American consumers got their holiday shopping off to a strong start. The National Retail Federation recently released its Annual Thanksgiving Weekend Consumer Survey, which found that 196.7 million Americans shopped in-store and online during the five-day holiday shopping period from Thanksgiving Day through Cyber Monday. In addition, the total number of shoppers grew by nearly 17 million from 2021, the highest figure since NRF first started tracking this data in 2017.
The top retail destinations for Thanksgiving weekend shoppers were online (42%), in department stores (42%), grocery stores (40%), clothing and accessories stores (36%), and discount stores (32%). Retailers enjoyed a sizable spike in in-store visits as more than 122.7 million people flocked to brick-and-mortar stores over the weekend, up 17% from 2021.
Consumers spent an average of $325.44 on holiday-related purchases throughout the weekend, up 8% from 2021. The record-breaking spending comes on the heels of an active day of Thanksgiving shopping, in which consumers shelled out an all-time high of $5.29 billion online, up 2.9% year-over-year. Consumers also spent a record $9.12 billion shopping online during Black Friday.
Per Adobe, electronics were ranked as the most popular items, with sales jumping 221% versus an average day in October–followed by toys and exercise equipment, up 285% and 218%, respectively. Some of this season’s hottest items included gaming consoles, drones, Apple MacBooks, Dyson products, and toys like Fortnite, Roblox, Bluey, Funko Pop! and Disney Encanto.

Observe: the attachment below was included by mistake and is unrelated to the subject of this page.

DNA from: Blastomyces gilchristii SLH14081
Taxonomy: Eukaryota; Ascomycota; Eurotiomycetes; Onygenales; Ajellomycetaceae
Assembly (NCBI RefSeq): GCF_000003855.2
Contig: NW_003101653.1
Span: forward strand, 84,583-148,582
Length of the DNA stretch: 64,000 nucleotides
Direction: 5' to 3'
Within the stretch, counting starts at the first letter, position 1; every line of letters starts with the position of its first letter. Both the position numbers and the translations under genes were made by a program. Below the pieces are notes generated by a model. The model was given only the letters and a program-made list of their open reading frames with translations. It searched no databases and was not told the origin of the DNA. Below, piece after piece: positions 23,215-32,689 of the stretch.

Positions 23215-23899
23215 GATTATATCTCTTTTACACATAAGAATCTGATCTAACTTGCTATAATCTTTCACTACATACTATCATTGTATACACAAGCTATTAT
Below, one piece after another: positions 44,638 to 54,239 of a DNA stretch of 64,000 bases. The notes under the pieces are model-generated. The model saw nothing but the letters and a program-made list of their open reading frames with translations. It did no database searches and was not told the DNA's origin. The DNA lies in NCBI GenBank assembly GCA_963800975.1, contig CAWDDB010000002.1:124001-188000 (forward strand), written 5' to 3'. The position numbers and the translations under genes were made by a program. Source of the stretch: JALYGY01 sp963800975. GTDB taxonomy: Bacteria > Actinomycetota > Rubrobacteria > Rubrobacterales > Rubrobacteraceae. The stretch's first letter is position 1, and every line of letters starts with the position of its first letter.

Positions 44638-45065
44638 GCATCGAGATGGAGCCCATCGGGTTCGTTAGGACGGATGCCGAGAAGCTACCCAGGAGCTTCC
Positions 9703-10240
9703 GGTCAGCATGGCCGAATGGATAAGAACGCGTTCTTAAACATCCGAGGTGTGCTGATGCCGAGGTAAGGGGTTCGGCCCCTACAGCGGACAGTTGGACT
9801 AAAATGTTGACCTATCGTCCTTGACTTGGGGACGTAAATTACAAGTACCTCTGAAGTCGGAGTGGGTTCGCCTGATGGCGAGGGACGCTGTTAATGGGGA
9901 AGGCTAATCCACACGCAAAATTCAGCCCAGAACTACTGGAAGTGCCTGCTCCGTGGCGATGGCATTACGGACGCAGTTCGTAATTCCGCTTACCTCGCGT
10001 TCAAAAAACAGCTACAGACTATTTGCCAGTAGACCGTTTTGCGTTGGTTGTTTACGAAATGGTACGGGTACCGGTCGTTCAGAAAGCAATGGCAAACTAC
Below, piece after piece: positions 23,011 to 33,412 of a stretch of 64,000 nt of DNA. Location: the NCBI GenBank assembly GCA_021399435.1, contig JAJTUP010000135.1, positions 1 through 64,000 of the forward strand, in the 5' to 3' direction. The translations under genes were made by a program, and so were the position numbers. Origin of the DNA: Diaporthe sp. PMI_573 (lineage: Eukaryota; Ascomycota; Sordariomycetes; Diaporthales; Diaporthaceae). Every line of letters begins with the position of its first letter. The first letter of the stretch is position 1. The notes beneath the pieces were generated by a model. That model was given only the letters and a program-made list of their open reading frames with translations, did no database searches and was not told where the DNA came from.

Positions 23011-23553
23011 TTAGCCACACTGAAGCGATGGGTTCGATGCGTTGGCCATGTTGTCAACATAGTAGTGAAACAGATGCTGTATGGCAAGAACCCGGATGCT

Many consumers embraced flexible payment plans during the holiday shopping weekend as Buy Now Pay Later payments increased by 78% compared with the week prior, beginning November 19. Despite the economic disturbance of record inflation and rising interest rates, the National Retail Federation has forecast that for the entire holiday period, which spans November 1 to December 31, retail sales this year will rise 6% to 8% over 2021 and between $942.6 billion and $960.4 billion.